Food Get Drunk Cheap With Homemade Cider

| Tuesday, 9 December 2014 18:37


Hot on the heels of Repeal Day last week (and just in time for Tuesday Boozeday), we thought we’d arm you with the knowledge to make hooch right at home. But rather than explain how to homebrew beer, we opted to take an easier path. Hard cider, made simply by fermenting fresh-pressed apple juice, may very well be the cheapest drunk available. You’re welcome.

For the uninitiated, hard cider — known merely as “cider” throughout the rest of the world — is one of the world’s oldest fermented drinks. It’s also clasically American — the average adult in the 18th-century U.S. consumed dozens of gallons every year, and kids drank it, too. Early America was quite the party, it seems.

Cider was slowly falling out of favor when Prohibition hit, but the effects of the temperance movement caused permanent damage. Many orchards were cut down or burned, destroying hundreds of unique varieties that we have yet to rediscover. But as the cider grows again — it’s currently America’s fastest-growing alcoholic beverage market — the apples are coming back.

The easiest way to make cider is to start with a fresh, unpasteurized, preservative-free juice. During autumn months, you can buy this fairly cheap from local orchards. If you’re really in a bind, you can use the stuff you buy at the store (look for the dark, cloudy “cider,” not the clear, light “juice”). Whatever you use, make sure it’s free of preservatives.

The best cider, however, comes from fresh-squeezed apples. Contact local orchards to see what varieties they have available. There are literally thousands of different apples, each with different uses. Do a little research online to figure out which ones available near you make a decent cider. Once you get your hands on apples, here are the basic steps to follow to make hard cider:


Wash your apples. The goal here is to remove all dirt and grime from the apples. Discard any rotten or moldy fruit, but ignore superficial flaws like bruises or minor insect damage. Change the water in your wash tub regularly as you wash the fruit (we refilled it for every bushel we washed).


Grind the fruit. Rather than try to squeeze the juice out of a full apple, cidermakers first grind the fruit into a sort of coarse applesauce, known as pomace. These can be rented from certain homebrew or home-winemaking stores, or you can track down new ones online. Whether hand-cranked or powered by a motor, they work basically the same way. Collect your pomace in a sanitized, food-safe container.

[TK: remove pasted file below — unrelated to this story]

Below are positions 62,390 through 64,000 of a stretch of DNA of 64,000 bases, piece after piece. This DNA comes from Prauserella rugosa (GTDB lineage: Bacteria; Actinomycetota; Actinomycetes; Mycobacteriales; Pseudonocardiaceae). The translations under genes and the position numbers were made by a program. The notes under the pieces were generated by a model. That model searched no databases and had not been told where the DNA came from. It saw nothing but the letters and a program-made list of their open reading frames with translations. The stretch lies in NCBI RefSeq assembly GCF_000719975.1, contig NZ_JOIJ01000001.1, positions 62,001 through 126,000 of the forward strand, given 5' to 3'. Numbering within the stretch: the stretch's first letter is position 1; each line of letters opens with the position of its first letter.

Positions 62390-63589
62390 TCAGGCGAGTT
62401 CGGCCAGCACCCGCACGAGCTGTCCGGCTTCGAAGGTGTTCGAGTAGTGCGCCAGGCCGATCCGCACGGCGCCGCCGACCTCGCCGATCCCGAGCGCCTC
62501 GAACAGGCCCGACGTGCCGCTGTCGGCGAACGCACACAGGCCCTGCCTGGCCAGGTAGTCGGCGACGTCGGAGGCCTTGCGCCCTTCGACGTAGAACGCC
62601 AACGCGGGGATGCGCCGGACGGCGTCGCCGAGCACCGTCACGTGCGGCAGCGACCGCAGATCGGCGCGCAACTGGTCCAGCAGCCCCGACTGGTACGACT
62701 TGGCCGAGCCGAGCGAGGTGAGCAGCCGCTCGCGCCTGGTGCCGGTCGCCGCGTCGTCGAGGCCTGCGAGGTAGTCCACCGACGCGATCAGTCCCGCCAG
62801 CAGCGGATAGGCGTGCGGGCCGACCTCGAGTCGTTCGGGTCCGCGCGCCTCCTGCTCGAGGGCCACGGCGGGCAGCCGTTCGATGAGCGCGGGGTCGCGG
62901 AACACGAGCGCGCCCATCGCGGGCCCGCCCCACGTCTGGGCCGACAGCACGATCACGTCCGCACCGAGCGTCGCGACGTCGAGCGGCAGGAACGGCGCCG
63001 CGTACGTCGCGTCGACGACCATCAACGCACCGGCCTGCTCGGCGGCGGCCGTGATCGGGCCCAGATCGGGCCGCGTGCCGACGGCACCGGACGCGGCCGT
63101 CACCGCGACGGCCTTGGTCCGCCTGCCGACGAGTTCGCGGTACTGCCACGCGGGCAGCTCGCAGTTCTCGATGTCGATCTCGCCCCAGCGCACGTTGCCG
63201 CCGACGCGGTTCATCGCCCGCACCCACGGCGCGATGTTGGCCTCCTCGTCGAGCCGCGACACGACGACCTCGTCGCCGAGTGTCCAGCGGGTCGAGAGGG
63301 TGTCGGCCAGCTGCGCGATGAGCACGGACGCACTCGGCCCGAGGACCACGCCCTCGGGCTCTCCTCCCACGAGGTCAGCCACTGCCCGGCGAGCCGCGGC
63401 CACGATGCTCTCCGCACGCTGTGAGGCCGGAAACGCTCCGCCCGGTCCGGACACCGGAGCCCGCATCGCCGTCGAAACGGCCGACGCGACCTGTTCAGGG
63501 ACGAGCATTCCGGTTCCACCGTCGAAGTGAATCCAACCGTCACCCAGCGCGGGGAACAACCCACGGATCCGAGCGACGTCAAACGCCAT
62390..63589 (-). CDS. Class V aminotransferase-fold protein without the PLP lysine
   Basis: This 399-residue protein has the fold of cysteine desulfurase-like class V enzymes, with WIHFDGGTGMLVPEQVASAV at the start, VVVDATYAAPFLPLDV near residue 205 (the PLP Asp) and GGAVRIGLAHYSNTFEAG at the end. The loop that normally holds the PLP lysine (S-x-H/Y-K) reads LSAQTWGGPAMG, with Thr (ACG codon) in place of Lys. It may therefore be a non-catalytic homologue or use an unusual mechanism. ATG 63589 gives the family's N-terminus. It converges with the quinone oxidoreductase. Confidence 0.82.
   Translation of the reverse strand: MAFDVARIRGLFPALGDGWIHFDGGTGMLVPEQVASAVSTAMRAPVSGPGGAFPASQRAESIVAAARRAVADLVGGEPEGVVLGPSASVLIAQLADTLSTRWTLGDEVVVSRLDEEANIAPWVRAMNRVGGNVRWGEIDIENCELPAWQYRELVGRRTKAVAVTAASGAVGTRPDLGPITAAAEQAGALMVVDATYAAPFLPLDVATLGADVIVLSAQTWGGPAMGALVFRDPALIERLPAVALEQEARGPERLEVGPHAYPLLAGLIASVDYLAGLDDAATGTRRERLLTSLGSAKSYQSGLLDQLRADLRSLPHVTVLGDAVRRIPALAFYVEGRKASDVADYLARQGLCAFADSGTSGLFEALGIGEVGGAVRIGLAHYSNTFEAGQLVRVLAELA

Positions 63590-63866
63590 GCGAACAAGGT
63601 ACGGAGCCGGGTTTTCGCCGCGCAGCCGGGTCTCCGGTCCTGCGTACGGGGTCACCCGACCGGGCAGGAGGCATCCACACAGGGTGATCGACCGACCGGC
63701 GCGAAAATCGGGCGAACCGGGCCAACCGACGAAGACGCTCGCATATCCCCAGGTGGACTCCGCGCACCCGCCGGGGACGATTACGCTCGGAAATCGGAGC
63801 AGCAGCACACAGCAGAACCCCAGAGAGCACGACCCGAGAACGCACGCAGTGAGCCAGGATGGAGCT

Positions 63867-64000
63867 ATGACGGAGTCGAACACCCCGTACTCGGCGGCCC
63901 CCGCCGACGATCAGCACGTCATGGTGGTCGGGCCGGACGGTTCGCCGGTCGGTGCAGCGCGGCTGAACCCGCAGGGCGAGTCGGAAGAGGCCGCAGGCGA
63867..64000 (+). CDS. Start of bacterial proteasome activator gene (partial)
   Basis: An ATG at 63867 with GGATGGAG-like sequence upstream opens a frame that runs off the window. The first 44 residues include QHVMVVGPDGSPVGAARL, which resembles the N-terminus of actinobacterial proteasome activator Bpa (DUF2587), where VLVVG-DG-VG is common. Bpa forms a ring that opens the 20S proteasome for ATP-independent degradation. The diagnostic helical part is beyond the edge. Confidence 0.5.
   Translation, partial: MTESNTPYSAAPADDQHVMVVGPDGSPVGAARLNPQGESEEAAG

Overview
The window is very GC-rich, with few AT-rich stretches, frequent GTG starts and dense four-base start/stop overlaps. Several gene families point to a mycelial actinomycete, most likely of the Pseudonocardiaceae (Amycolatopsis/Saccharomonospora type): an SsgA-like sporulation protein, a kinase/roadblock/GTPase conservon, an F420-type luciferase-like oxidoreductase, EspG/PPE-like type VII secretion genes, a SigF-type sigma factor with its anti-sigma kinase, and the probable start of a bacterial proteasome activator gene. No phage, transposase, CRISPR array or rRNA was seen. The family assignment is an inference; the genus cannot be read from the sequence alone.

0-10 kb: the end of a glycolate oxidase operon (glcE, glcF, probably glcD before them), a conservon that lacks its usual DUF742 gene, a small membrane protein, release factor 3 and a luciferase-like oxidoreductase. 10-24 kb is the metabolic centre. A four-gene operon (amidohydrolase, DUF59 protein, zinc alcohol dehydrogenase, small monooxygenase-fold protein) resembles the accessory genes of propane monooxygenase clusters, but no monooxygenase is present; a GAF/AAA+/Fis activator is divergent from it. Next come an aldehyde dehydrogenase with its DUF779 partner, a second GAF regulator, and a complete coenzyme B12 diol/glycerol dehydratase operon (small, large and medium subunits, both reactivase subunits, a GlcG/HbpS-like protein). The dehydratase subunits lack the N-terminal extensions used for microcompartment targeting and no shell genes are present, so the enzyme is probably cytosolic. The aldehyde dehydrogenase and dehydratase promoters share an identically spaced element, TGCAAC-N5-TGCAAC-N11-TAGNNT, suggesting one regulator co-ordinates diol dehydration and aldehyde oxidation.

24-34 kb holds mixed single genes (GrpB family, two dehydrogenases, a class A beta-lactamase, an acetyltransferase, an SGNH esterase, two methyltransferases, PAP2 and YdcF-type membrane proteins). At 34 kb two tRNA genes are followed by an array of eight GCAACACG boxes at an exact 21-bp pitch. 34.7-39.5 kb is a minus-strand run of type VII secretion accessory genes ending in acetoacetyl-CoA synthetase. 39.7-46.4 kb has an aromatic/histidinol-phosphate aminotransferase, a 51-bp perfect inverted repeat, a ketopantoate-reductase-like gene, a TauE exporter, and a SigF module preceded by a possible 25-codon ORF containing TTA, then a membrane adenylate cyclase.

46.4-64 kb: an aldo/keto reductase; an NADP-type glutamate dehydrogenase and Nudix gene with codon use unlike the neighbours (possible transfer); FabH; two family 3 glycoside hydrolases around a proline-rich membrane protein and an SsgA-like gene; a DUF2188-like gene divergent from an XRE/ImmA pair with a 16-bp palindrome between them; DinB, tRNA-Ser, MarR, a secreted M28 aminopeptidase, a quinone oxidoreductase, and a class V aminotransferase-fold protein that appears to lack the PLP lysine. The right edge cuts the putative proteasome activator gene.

Press. The basics of this step are simple: Wrap the pomace in fabric and press, forcing the juice out of the mixture and into a container. There are a few different kinds of presses, but most home cidermakers use a screw-press version, the same thing winemakers use to press grapes. Make sure to clean all the equipment thoroughly and collect the juice in a sterilized container.


Blend the juice. If you’ve kept the juice from different varieties separate, now’s an appropriate time to start mixing them. You’re looking for a balance of acidity and tannins (the bitter or dry-tasting compounds found in the skin and flesh of apples). You can find blending advice online, or just follow your tongue. You’ll get better the more you do it. After blending, add sulfites if desired and let sit, covered, for 24 hours.



Ferment. Add a wine or beer yeast (different kinds will impart different qualities to the finished cider), then let sit in a cool, dry place (around 55 degrees Fahrenheit). Add an airlock, available online or at homebrew stores, then allow fermentation to continue for a few weeks. When the bubbling stops, move the cider to a new container and discard the gunk that falls to the bottom.

After letting the cider mellow for a month or two, you can bottle or keg the cider. If you add a bit of sugar (preferably corn sugar) to the bottles before sealing, the yeast will convert that to carbon dioxide, making for a sparkling cider. You can also use a carbon dioxide tank and force carbonate in a keg.

You’ll want to do a bit more research (maybe pick up a book or two) before diving into this, but the process is incredibly simple. And after you take care of equipment costs, you can successfully make cider for just a few bucks a gallon. Hooray!


Do you live in the San Francisco Bay Area and drink cider? I’ve been putting together a group to connect cider drinkers in the area that you can like on Facebook or follow on Twitter. Eventually we’ll have tastings, facility tours, and educational programming to help build the cider community in the region. All are welcome!

— Ben Adlin

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